I came here to see “the real Iraq”, the face of Iraq that is not shown by the mainstream media, the poor and the marginalized by the war, but in turn I have found another face of Iraq: the face of the internal struggle seen in my own co-workers, the faces of the guys that work on the cafe, and the supermarket I buy my groceries from. The faces of the internally displaced Iraqis that turn to Kurdistan as their source of stability, jobs, peace and security. The faces of those who look fine on the outside, but that have a big pain inside. The pain of being away from their families, the pain of having lost everything in Baghdad, of having being threatened to death and pushed out of their homes because of their religious views. The pain of women being trapped in a society that oppresses and discriminates her, that does not allow her to be a WOMAN. On the same day, three of the young women, who are close to me complained about the same: they felt sad, and depressed, the daily routine of going to work and coming back home, without nothing else to do, no chances to participate in society, to go out with friends, have fun, to be active in their communities, to be able to shape their future. An I found myself suffering from the same things.

A typical scene at the suq next to the citadel, Erbil

An equally challenging thing is having to deal with the Kurdish bureaucracy: that is NOT EASYYY! The Assayish, (kind of like the Kurdish CIA) has to give me the clearance for renewing my visa, which with this bureaucracy, is never going to happen! I was really disappointed because after my visit to the Ministry of Interior and waiting for one week, they just dismissed me with a list of documents, some of which at this point are very complicated to get, including an 8,000$ guarantee letter which someone has to give me! Also, they need a letter stating that I am residing here in Ankawa and I have to show proof of residence, which I really don’t have because I am not even renting a place.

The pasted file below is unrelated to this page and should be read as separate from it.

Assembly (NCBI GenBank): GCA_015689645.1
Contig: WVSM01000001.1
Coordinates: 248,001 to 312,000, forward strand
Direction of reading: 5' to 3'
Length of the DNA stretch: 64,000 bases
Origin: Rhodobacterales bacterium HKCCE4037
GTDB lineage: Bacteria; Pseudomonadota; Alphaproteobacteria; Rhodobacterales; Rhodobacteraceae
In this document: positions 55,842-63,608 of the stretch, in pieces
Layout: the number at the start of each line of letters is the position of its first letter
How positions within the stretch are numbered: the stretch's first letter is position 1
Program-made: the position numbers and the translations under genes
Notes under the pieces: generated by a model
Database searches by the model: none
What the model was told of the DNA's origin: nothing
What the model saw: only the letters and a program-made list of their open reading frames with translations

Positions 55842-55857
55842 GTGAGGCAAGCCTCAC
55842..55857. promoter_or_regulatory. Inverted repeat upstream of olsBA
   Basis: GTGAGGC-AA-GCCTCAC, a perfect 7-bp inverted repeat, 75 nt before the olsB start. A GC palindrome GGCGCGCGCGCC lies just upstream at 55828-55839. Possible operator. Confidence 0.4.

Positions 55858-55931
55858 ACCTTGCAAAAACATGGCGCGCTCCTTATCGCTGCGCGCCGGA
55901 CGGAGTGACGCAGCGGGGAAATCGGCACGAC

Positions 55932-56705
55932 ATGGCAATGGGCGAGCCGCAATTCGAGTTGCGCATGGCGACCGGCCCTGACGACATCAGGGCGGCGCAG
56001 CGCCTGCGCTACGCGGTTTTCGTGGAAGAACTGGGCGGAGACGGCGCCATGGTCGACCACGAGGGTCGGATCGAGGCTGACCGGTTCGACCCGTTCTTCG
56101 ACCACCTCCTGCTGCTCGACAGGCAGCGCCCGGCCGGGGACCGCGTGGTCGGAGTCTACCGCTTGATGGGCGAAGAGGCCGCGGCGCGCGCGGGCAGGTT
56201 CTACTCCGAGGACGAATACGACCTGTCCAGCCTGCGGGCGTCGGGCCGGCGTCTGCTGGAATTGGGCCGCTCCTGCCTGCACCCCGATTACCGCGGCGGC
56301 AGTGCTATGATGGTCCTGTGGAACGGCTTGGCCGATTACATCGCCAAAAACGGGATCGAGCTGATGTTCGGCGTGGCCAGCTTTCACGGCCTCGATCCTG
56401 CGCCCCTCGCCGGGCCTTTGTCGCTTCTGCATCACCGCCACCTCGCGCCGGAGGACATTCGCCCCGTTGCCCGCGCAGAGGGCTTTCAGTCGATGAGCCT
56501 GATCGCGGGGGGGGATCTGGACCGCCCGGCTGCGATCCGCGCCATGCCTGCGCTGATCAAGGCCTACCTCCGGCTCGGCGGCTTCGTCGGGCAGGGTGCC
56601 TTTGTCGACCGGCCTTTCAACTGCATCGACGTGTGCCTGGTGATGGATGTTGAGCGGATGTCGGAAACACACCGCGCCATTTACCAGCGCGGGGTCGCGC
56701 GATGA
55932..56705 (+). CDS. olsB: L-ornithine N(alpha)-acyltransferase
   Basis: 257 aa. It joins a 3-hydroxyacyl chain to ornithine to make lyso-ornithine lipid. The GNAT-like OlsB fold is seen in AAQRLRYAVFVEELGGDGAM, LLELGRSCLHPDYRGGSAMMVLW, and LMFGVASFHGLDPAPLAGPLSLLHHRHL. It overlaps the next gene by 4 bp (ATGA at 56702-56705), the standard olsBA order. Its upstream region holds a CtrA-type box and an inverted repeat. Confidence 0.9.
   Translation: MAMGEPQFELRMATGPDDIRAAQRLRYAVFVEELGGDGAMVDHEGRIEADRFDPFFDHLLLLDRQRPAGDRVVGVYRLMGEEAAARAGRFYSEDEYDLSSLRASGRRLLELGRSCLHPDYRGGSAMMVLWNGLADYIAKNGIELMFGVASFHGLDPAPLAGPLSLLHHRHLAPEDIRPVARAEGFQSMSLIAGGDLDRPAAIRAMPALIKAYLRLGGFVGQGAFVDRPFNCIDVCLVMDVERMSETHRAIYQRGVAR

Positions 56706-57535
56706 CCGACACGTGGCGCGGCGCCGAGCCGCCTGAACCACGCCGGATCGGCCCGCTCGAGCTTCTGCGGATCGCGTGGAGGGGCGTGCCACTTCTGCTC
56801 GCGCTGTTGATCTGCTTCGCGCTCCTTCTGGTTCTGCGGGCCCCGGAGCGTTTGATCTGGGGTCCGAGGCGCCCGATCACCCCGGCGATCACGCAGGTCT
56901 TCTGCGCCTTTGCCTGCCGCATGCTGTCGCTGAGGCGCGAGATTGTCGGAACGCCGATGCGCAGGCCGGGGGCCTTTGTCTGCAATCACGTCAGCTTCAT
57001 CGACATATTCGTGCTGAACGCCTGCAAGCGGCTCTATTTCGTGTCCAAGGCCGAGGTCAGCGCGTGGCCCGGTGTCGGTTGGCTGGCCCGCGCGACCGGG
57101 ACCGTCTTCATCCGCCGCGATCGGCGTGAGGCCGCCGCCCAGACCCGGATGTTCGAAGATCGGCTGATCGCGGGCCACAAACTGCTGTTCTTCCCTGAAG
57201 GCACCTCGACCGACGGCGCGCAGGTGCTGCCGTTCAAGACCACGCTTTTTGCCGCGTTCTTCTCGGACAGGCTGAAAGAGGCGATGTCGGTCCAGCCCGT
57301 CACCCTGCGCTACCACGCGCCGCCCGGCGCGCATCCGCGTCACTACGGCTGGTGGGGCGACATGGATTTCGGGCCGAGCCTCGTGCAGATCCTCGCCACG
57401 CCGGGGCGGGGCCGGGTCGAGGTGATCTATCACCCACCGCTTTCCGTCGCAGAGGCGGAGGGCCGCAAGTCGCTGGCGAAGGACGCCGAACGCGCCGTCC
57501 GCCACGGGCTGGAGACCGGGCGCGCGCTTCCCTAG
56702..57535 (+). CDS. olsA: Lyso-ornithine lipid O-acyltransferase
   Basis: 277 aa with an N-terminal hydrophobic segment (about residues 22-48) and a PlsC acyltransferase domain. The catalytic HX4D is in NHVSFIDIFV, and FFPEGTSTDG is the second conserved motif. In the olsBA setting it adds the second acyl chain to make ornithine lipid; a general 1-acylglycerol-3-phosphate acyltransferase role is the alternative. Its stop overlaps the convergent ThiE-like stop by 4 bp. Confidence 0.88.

For the past month, I have been living with one of my coworkers, I stay here and there. I don't even have an address, well, nobody really does. If you ask people for an address, they will say, next to the supermarket. I say I live by the Venus restaurant. Is really funny. So, how do you get mail, I asked. "We don't " my co-worker replied. I really confirmed this today, when I was checking the UN contact list of active NGO’s in Kurdistan. The address column was filled with, next to the gas station, behind UNICEF old building, and the like. How do you get your electricity bill. "There is a collector that comes to every house and collects the money for the month". And of course, you pay cash. And about water, people here pay 250 ID, which is less than $0.25. "People here wash their cars every day and clean all the time”. These are some of the faces of the real Iraq that I came to experience and that every day are making me appreciate the freedoms that we have. I have not only heard the frustrations of Iraqis, but also lived them myself. The only difference is that at any time I can take a bus or a plane and leave this country, but they have to deal with them, to lift their heads, dry their tears and tell themselves that is going to get better.

I know I am only writing about the challenging things, but this to remind myself of the beauties that surround Kurdistan

Half an hour from Erbil these are the amazing views of Iraq

These are the things that I really appreciate and that help me forget for a few hours of the other more difficult things.....